Workday reported second-quarter results that easily beat analysts’ estimates as the software-as-a-service provider delivered a fourth straight quarter of more than 40% growth in subscription revenue.
Workday posted a net loss of $82.5 million, or 40 cents a share, compared with a loss of $107.8 million, or 55 cents a share, in the year-ago period. But adjusted for one-time items, it earned 24 cents a share in the quarter, versus a loss of 4 cents a share a year ago.
Total revenues rose 41% to $525.3 million, with subscription revenue increasing 42% to $434.5 million.
Analysts polled by FactSet had expected adjusted earnings of 15 cents a share on sales of $507 million.
“Our second-quarter results underscore our belief that Workday is the leading provider of finance and HR in the cloud,” Workday CEO Aneel Bhusri said in a news release. “Not only did we see continued traction in finance, but now more than 30% of the Fortune 500 have selected Workday for core HR.”
Workday’s large-enterprise customers include Netflix, Hewlett Packard Enterprise, Nissan, Target, and Bank of America. But it is also building momentum among medium-sized companies, including Aberdeen Asset Management, Bill Gosling Outsourcing, Patagonia, CustomInk, WeWork, Skandia, Ensono, and ALK.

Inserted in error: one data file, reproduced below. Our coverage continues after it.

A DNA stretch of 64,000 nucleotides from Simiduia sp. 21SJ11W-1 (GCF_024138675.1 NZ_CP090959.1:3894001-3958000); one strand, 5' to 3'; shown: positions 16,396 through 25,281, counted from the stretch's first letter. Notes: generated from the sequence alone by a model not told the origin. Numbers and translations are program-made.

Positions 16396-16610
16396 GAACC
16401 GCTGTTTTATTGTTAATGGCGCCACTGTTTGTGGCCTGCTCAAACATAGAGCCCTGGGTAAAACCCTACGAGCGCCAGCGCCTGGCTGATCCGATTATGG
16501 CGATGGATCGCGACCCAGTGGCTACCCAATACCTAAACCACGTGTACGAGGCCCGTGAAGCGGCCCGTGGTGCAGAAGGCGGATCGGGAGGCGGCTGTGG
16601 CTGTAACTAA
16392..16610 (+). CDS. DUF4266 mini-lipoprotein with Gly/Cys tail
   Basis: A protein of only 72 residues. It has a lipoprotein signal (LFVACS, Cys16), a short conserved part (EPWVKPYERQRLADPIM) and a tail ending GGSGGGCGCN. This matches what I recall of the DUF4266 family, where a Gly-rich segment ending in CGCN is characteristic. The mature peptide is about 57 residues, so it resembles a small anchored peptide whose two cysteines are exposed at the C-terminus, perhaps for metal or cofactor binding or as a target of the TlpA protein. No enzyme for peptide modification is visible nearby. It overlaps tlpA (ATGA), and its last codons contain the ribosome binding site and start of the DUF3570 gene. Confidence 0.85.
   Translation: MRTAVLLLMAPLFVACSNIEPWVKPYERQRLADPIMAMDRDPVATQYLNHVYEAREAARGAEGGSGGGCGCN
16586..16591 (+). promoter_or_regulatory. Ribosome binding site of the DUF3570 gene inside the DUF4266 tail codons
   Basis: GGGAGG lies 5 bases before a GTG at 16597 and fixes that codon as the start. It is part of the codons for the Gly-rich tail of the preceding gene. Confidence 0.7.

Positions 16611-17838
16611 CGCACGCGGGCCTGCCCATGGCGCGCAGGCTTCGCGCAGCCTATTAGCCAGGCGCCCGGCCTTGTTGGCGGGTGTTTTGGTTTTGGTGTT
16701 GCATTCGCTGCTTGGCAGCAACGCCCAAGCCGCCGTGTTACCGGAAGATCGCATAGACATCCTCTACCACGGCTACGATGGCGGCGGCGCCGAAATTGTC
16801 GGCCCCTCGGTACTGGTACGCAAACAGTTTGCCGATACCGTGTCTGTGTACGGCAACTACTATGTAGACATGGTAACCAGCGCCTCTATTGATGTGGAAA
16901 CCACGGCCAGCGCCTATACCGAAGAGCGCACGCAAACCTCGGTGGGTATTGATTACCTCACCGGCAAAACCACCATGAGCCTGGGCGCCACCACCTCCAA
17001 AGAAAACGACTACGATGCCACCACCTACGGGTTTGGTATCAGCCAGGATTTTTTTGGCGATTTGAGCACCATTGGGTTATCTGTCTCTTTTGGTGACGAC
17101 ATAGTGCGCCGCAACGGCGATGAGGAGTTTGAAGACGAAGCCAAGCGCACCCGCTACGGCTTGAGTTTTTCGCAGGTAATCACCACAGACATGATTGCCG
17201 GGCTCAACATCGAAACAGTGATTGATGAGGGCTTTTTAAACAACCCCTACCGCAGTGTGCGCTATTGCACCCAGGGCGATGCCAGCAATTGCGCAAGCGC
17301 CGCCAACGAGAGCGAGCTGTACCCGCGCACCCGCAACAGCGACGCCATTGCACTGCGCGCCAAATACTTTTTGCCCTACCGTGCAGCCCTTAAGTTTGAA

Workday’s “increasing strength among medium enterprises and strong adoption of new products like Workday Planning gives us great confidence in our ability to continue growing market share globally,” Bhusri said.
The company is also launching the Workday Cloud Platform, a Platform-as-a-Service offering to build custom extensions and applications for customers’ business needs.
For the full year, Workday raised its guidance, predicting subscription revenue of $1.750 to $1.757 billion, or 36% growth. For the third quarter, it sees subscription revenue between $450 million and $452 million, or growth of 33% to 34%, topping analysts’ estimates of around $435 million.
“We continue to focus our investments on areas of the business that drive long-term growth, while delivering strong operating margins and cash flow expansion over time,” CFO Robynne Sisco said.